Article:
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Last updated: 04/12/11 at 05:18 PM
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Deverell, William Francis., and Deborah G. White. United States History. Austin, TX: Holt, Rinehart and Winston, 2007. Print Mcdougal, Holt. Call to Freedom. Austin, TX: Holt, Rinehart and Winston, 2005. Print.
•The Presidential Election of 1860 was between Abraham Lincoln, John C. Breckinridge, John Bell, and Stephan Douglas •Lincoln won and became the President of the United States and stated •A. He would not change slavery where it already existed •B. He would not allow any further spread of slavery to the West •This upset the southerners because out of the four candidates Lincoln was the only one with an Antislavery belief •The South believed that the economy would fail without slavery •Between the stop of slavery and the election of Lincoln the South was so upset that it began leaving or seceding the Union •They began to form the Confederate States of America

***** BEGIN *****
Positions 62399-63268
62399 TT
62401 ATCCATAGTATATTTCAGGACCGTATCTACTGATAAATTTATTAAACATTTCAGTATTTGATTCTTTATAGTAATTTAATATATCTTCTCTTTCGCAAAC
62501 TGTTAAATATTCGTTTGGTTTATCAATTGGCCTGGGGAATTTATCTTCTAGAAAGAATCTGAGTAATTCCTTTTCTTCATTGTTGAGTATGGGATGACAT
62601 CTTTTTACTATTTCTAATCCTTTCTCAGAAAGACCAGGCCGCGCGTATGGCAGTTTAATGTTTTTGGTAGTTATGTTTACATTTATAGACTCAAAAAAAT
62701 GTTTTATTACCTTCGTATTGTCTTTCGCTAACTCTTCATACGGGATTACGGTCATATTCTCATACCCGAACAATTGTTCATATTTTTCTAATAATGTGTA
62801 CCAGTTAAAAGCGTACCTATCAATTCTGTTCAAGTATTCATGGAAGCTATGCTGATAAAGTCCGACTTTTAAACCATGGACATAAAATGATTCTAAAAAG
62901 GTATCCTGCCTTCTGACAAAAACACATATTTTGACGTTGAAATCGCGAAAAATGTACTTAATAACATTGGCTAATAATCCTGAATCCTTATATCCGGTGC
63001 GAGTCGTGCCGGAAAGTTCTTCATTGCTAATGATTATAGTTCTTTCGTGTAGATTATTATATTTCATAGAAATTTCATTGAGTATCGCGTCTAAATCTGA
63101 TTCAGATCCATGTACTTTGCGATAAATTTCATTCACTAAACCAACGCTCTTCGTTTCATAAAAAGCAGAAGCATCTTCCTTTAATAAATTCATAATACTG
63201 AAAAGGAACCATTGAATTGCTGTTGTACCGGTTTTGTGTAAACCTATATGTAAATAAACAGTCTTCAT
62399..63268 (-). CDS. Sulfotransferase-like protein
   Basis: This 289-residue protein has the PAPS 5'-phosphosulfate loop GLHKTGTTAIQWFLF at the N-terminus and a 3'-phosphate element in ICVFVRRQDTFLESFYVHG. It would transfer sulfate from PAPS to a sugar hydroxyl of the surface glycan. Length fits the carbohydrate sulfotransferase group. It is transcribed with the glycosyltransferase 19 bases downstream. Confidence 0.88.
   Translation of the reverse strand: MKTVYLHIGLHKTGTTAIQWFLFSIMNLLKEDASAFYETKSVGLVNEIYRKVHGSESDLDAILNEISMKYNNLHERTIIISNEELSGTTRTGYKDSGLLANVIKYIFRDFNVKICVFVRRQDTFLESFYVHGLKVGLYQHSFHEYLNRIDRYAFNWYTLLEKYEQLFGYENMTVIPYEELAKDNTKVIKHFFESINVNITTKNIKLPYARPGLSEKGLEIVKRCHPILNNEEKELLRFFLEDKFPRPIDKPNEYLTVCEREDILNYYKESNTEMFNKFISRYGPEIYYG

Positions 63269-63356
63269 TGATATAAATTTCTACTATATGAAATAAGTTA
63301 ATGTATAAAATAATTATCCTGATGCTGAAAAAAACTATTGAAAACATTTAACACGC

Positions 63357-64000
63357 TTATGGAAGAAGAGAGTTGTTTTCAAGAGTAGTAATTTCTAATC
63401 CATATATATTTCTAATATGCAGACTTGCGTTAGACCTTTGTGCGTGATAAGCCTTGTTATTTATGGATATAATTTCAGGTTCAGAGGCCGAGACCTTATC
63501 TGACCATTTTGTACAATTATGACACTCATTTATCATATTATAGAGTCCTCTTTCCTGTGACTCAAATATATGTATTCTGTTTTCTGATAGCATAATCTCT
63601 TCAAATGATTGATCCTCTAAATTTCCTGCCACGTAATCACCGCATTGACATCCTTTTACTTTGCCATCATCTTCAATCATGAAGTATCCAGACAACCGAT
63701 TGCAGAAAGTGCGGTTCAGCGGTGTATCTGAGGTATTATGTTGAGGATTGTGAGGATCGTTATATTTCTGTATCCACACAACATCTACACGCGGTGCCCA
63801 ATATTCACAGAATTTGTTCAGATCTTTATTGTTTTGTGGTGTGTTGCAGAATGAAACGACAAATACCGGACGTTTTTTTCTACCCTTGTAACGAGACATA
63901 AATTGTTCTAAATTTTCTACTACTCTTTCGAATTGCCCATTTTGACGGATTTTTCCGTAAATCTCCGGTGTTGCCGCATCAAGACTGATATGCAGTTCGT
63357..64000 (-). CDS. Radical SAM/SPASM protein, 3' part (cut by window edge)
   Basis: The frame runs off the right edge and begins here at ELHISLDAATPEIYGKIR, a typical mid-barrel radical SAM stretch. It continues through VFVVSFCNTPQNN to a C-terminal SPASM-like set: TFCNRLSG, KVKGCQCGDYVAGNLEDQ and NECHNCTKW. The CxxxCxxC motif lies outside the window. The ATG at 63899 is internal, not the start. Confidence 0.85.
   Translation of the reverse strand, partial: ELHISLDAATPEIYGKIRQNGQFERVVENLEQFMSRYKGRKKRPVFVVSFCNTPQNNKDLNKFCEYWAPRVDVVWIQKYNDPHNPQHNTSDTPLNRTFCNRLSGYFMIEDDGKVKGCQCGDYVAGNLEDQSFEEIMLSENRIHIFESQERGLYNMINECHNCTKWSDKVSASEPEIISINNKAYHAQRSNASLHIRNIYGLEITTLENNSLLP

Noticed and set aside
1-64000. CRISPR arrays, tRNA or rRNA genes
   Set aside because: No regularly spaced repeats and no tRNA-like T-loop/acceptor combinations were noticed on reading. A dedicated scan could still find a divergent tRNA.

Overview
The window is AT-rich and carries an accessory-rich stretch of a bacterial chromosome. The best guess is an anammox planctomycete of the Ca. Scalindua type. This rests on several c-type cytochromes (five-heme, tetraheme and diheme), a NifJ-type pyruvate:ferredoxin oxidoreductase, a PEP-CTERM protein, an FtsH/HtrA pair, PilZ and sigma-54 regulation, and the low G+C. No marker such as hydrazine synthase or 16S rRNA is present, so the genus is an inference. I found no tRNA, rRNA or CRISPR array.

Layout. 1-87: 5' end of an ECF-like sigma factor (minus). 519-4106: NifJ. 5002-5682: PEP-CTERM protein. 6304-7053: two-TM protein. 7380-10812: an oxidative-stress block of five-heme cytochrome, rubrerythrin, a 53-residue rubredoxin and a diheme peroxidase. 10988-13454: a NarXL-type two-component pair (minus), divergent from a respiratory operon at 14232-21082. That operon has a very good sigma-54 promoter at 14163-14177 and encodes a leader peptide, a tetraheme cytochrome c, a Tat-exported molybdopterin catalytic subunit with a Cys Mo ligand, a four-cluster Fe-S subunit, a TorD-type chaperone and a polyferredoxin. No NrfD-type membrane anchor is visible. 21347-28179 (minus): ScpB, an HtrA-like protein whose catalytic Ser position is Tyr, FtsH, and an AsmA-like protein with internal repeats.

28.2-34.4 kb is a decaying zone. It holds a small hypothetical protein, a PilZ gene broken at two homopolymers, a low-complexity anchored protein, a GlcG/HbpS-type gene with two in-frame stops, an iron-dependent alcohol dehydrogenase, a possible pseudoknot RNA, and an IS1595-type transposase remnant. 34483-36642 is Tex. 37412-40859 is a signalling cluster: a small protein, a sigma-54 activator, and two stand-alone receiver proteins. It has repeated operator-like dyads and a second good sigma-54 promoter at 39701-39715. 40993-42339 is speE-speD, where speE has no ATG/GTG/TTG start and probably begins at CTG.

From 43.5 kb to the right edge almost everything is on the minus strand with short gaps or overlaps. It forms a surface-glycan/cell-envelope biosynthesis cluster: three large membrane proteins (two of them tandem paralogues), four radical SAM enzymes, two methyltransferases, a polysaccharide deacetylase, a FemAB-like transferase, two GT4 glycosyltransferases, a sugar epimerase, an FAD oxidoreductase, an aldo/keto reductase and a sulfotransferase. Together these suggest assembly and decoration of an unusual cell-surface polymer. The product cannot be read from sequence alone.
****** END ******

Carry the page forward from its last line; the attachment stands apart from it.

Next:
•John Brown was an abolitionist or was against slavery •He planned to attack a federal arsenal and arm local slaves •After attacking Harpers Ferry he sent fellow abolitionist to round up slaves to help him fight •Unfortunately, all the slaves were so scared of punishments that they didn’t want to come to Harpers Ferry •Because of the shortage of numbers John Brown;s Raid was quickly ended •Brown was arrested, tried, and convicted of treason, murder, and conspiracy and was faced with a death sentence •This sparked many more disagreements between the North and South •Northerners agreed to Brown’s ideas regarding slavery •This led to southerners’ fear of the incident occurring again believing that the safest way for that conflict to be avoided was to split from the Union